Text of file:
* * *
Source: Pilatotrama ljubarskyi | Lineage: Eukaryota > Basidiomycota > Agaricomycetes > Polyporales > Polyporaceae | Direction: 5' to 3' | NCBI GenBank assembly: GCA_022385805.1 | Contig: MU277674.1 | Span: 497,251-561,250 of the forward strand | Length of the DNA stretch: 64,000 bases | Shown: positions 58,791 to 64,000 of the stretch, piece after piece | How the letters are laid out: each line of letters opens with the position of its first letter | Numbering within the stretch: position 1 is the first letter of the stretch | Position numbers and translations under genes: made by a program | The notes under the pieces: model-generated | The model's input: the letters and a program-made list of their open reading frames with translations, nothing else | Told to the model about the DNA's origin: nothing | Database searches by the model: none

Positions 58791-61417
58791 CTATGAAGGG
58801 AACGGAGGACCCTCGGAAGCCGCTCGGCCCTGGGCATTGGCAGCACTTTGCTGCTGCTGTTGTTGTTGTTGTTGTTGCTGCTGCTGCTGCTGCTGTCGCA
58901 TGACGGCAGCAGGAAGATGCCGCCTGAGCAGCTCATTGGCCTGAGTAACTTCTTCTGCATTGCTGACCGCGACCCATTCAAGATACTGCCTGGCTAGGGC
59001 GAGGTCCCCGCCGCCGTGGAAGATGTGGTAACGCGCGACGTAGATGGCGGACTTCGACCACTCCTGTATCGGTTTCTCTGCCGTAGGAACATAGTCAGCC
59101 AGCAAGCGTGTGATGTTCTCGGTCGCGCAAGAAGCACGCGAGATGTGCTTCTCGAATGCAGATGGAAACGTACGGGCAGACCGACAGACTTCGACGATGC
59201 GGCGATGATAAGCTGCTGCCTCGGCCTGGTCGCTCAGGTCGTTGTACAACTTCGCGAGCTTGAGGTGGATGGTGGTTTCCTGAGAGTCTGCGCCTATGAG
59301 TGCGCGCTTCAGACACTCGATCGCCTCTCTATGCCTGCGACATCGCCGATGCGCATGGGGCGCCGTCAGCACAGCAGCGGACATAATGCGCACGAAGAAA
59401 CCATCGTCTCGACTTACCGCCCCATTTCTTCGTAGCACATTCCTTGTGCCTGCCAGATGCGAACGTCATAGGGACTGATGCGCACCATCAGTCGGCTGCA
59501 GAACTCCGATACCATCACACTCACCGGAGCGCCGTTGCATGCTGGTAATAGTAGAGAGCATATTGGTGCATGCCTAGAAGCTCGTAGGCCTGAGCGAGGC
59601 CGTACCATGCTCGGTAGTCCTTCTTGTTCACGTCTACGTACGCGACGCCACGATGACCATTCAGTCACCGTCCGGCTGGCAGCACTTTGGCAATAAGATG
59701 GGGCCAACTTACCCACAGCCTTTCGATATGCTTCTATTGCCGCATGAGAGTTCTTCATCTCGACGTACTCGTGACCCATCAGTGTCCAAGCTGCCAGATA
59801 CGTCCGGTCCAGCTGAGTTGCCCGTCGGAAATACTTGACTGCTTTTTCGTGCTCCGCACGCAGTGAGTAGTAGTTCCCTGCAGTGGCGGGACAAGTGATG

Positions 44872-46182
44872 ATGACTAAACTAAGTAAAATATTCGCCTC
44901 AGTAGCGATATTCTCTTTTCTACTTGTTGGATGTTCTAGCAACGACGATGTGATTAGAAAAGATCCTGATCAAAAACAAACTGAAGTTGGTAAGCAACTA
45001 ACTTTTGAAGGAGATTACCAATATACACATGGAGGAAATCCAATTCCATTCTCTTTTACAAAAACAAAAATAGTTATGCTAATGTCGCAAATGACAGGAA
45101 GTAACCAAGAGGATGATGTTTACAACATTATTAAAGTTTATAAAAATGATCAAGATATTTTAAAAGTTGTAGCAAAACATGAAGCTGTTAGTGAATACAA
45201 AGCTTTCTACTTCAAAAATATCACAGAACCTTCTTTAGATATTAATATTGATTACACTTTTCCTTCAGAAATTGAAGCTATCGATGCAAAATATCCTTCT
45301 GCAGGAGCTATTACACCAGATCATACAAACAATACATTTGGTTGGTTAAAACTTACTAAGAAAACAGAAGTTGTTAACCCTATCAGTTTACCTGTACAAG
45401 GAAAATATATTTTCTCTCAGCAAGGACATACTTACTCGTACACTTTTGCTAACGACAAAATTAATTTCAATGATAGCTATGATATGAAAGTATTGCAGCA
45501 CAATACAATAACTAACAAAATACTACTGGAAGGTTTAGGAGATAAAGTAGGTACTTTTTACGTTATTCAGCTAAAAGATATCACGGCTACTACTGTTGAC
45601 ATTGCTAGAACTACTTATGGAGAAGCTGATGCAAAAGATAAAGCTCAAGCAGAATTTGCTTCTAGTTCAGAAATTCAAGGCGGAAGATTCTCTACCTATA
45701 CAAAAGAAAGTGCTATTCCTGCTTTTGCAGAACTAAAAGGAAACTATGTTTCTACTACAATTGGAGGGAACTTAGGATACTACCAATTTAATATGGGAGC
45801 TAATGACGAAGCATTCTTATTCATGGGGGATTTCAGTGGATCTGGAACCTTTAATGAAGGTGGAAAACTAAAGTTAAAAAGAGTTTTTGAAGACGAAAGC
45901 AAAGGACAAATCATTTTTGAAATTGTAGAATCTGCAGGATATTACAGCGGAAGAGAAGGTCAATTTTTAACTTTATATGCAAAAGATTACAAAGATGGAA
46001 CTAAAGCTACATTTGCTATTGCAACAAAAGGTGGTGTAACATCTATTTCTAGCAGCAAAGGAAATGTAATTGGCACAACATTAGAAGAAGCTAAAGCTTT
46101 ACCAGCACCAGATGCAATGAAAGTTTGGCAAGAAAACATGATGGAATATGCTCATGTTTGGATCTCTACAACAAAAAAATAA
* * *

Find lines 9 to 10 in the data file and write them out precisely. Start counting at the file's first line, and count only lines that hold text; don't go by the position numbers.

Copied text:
59301 TGCGCGCTTCAGACACTCGATCGCCTCTCTATGCCTGCGACATCGCCGATGCGCATGGGGCGCCGTCAGCACAGCAGCGGACATAATGCGCACGAAGAAA
59401 CCATCGTCTCGACTTACCGCCCCATTTCTTCGTAGCACATTCCTTGTGCCTGCCAGATGCGAACGTCATAGGGACTGATGCGCACCATCAGTCGGCTGCA